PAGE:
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Jun Jiang, Wei Yan, Shuo Ma, Yangyang Jie, Xiarong Zhang, Shensen Hu, Lei Fan, and Linyu Xia

Abstract

The day–night band (DNB) low-light-level visible sensor, mounted on the Suomi–National Polar-Orbiting Partnership (SNPP) satellite, can measure visible radiances from the earth and atmosphere (solar/lunar reflection, and natural/anthropogenic nighttime light emissions) during both day and night and can achieve unprecedented nighttime low-light-level imaging with its accurate radiometric calibration and fine spatiotemporal resolution. Based on the good characteristics of DNB, a multichannel threshold (MCT) algorithm combining DNB with other Visible–Infrared Imager–Radiometer Suite (VIIRS) channels is proposed to monitor nighttime fog/low stratus. Through a gradual separation of the underlying surface (land, vegetation, water bodies, and city lights), snow, and high/medium clouds, a fog/low-stratus region can ultimately be extracted by the algorithm. Then, the algorithmic feasibility is verified by three typical cases of heavy fog/low stratus in China. The experimental results demonstrate that the outcomes of the MCT algorithm approximately coincide with the ground-measured results. Furthermore, the MCT algorithm shows promise for nighttime fog/low-stratus detection in some example cases with about a 0.84 average probability of detection (POD), a 0.73 average critical success index (CSI), and a 0.15 average false alarm ratio (FAR), which reveals some improvement over the conventional dual-channel difference (DCD) algorithm.

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Shensen Hu, Shuo Ma, Wei Yan, Neil P. Hindley, Kai Xu, and Jun Jiang

Abstract

Atmospheric gravity waves are a kind of mesoscale disturbance, commonly found in the atmospheric system, that plays a key role in a series of mesospheric dynamic processes. When propagating to the upper atmosphere, the gravity waves will disturb the local temperature and density, and then modulate the intensity of the surrounding airglow radiation. As a result, the presence of gravity waves on a moonless night can usually cause the airglow to reveal ripple features in low-light images. In this paper we have applied a two-dimensional Stockwell transform technique (2DST) to airglow measurements from nighttime low-light images of the day–night band on the Suomi National Polar-Orbiting Partnership. To our knowledge this study is the first to measure localized mesospheric gravity wave brightness amplitudes, horizontal wavelengths, and propagation directions using such a method and data. We find that the method can characterize the general shape and amplitude of concentric gravity wave patterns, capturing the dominant features and directions with a good degree of accuracy. The key strength of our 2DST application is that our approach could be tuned and then automated in the future to process tens of thousands of low-light images, globally characterizing gravity wave parameters in this historically poorly studied layer of the atmosphere.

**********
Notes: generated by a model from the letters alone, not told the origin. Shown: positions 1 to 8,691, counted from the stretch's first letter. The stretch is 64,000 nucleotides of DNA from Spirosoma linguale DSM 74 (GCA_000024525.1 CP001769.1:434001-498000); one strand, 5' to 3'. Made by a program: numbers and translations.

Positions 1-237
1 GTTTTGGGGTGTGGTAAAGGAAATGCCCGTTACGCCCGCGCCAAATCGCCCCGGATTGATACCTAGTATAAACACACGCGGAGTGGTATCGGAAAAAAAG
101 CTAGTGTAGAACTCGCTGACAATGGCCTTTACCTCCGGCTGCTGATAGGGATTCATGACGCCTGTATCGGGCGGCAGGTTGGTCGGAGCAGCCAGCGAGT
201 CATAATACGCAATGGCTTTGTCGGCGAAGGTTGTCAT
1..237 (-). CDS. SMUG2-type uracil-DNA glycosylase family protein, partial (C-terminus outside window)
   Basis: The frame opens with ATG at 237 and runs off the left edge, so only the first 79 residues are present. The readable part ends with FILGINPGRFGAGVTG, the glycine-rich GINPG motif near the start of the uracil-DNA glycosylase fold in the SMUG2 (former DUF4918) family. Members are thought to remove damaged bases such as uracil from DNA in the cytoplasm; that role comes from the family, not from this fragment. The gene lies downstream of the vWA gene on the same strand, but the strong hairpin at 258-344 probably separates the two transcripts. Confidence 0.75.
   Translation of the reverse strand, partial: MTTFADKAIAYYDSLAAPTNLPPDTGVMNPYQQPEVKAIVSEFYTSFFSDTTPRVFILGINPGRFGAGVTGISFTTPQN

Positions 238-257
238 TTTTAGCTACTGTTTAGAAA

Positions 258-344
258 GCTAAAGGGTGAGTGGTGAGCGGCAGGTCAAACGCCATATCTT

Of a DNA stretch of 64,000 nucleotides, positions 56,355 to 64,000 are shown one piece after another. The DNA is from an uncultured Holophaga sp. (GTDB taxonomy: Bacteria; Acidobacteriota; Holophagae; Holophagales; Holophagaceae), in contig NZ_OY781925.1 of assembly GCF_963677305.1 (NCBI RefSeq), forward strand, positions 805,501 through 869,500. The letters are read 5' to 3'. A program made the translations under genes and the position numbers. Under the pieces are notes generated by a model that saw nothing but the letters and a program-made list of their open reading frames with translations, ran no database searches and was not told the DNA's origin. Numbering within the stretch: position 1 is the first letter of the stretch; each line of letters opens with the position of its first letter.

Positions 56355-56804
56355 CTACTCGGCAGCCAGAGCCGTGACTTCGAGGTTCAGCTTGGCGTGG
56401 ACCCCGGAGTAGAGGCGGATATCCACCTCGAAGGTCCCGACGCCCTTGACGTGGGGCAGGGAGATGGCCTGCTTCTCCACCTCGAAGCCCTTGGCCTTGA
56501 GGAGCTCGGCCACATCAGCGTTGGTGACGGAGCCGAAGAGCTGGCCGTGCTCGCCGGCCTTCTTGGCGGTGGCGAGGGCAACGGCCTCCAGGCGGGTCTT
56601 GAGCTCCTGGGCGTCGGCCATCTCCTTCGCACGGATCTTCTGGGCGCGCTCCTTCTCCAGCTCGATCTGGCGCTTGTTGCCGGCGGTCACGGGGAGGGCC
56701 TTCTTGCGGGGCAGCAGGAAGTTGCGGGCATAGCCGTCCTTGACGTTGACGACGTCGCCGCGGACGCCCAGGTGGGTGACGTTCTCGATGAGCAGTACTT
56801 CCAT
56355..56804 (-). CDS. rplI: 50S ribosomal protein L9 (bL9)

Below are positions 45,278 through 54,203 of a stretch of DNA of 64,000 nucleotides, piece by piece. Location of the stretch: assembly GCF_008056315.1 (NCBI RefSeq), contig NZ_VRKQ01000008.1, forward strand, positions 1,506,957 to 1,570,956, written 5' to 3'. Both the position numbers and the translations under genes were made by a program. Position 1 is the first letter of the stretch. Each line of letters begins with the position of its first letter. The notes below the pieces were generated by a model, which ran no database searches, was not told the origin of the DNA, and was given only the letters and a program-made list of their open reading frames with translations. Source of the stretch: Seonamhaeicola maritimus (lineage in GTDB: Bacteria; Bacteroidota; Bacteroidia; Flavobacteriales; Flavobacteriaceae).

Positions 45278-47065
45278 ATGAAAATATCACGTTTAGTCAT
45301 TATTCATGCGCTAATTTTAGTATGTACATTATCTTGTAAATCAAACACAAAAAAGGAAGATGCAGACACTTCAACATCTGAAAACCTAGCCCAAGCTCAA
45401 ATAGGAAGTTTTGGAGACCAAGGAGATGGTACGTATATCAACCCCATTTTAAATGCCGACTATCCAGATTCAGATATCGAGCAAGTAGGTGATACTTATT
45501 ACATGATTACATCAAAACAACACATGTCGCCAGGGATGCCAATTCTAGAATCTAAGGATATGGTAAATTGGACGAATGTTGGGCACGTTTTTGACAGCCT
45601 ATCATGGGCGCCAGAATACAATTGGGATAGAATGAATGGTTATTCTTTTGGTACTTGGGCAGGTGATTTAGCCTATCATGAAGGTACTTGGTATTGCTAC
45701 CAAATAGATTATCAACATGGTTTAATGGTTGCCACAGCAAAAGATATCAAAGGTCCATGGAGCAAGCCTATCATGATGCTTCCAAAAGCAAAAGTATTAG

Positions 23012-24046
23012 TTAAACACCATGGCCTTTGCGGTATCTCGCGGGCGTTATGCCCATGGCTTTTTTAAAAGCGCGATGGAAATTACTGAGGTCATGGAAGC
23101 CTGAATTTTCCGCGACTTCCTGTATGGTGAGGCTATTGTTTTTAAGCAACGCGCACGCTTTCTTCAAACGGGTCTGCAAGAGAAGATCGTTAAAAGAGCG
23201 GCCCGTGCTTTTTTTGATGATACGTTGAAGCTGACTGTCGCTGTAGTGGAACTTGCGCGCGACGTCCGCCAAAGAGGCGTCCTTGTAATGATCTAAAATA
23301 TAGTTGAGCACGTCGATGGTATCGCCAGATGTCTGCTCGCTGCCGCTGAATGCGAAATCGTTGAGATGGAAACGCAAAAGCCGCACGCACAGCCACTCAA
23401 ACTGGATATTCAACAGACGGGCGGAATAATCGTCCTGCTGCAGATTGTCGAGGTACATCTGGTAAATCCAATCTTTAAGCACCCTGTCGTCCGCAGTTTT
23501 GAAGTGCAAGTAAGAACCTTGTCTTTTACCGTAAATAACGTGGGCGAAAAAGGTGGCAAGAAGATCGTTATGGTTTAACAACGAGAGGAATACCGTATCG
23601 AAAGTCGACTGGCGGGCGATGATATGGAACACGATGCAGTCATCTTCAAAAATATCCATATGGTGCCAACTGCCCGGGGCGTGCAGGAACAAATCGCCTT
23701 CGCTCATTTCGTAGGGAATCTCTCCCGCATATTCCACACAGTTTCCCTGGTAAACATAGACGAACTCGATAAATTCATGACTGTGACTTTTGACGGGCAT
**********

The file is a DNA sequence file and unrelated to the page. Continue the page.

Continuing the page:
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Shuo Ma, Wei Yan, Yunxian Huang, Jun Jiang, Shensen Hu, and Yingqiang Wang

Abstract

Many quantitative uses of the nighttime imagery provided by low-light sensors, such as the day–night band (DNB) on board the Suomi–National Polar-Orbiting Partnership (SNPP), have emerged recently. Owing to the low nighttime radiance, low-light calibration at night must be investigated in detail. Traditional vicarious calibration methods are based on some targets with nearly invariant surface properties under lunar illumination. However, the relatively stable light emissions may also be used to realize the radiometric calibration under low light. This paper presents a low-light calibration method based on bridge lights, and Visible Infrared Imaging Radiometer Suite (VIIRS) DNB data are used to assess the proposed method. A comparison of DNB high-gain-stage (HGS) radiances over a 2-yr period from August 2012 to July 2014 demonstrates that the predictions are consistent with the observations, and the agreement between the predictions and the observations is on the order of −2.9% with an uncertainty of 9.3% (1σ) for the Hangzhou Bay Bridge and −3.9% with an uncertainty of 7.2% (1σ) for the Donghai Bridge. Such a calibration method based on stable light emissions has a wide application prospect for the calibration of low-light sensors at night.

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